• DEEP HIERARCHICAL CLASSIFICATION : TESTING PHASE LEVEL2 The aim of second stage is to work upon the candidate categories and processed document (both obtained from first stage) and to obtain most probable categories from them. This level would work as follow: 1. From the given candidate categories, a pruned tree is formed. An example of such a tree is given in the following diagram. 2. From this pruned tree, we start from the root and apply Standard Naive Bayes’ Classifier to further prune down the tree. 3. Algorithm stops when we reach the bottom most level. 4. Categories related to the finally pruned tree (called final category is pruned).
    • DID WE SAY “DISTRIBUTED” ? ❏ Most of the techniques, which lie under the above two approaches of HTC are Linear and runs are tested on a Single System, not on any cluster. ❏ This project aims to : ❏ Deploy any one of these popular approaches to run parallelly on Hadoop cluster, ❏ Develop our own approach optimised to perform best parallely.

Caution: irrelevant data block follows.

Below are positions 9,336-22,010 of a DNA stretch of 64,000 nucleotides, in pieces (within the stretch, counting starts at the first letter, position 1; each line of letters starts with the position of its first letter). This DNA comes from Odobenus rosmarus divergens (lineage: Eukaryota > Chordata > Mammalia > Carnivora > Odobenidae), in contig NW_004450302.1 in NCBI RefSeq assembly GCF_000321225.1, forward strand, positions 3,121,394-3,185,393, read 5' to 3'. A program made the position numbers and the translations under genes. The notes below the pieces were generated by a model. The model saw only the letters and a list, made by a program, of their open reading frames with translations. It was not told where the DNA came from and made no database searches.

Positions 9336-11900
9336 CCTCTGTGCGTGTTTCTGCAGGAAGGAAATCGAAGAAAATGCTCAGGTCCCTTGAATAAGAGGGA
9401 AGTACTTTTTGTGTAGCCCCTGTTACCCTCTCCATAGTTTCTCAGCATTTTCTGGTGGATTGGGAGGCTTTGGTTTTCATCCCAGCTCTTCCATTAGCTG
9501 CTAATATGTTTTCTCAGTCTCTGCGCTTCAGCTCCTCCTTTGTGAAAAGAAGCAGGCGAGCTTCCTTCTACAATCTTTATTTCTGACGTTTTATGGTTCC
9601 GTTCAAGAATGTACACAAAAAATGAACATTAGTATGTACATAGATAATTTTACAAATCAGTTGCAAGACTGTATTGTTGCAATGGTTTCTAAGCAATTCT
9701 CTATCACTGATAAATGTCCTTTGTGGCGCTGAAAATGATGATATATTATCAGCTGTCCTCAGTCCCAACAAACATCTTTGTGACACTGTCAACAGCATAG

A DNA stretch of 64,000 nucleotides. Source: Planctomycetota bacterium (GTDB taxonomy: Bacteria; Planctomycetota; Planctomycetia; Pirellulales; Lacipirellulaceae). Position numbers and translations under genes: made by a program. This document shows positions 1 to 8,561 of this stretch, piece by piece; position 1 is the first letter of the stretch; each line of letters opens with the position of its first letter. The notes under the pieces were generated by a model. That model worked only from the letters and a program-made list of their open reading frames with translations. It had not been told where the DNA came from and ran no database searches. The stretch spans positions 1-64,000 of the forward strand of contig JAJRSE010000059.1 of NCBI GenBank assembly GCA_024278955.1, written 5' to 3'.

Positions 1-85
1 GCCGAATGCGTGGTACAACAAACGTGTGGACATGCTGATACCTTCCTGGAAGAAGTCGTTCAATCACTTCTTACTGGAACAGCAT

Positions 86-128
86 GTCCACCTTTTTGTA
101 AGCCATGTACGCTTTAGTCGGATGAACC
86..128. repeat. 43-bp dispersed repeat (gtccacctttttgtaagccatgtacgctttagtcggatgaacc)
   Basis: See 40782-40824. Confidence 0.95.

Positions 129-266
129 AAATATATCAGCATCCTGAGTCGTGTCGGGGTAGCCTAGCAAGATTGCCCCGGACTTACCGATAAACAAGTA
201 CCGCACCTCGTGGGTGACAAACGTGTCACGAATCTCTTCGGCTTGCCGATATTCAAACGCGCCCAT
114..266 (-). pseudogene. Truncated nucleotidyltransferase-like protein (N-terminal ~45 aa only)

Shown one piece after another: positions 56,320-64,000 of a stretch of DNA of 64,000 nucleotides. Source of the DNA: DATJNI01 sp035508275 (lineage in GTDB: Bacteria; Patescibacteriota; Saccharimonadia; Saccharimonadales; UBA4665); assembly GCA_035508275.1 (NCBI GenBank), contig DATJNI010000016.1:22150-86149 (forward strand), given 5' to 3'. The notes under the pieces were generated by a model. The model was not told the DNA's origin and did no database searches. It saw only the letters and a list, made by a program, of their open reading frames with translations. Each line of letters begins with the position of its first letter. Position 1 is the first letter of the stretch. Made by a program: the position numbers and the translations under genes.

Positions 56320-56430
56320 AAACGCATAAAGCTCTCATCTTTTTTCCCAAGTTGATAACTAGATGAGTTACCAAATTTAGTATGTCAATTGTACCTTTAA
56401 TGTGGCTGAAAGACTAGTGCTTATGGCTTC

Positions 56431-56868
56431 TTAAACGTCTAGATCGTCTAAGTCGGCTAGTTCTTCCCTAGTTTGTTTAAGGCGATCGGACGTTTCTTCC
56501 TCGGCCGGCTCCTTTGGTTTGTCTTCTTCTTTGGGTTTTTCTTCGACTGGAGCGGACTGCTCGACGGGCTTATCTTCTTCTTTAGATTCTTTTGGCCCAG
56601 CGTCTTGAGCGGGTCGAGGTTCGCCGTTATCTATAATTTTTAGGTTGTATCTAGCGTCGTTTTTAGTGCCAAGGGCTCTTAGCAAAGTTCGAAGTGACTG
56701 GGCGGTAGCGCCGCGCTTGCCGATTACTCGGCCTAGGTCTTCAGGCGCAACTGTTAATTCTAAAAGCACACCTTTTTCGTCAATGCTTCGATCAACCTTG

• Distributed Processing and Hadoop ▪ The Apache Hadoop software library is a framework that allows for the distributed processing of large data sets across clusters of computers using simple programming models. ▪ It is designed to scale up from single servers to thousands of machines, each offering local computation and storage. ▪ Rather than rely on hardware to deliver high-availability, the library itself is designed to detect and handle failures at the application layer, so delivering a highly-available service on top of a cluster of computers, each of which may be prone to failures.
    • More from our Hadoop Cluster. 1. We showcase some screenshots from the hadoop cluster in next few slides. a. From various panels of hadoop platform i. Node Manager GUI ii. DFS gui iii. Job Tracker GUI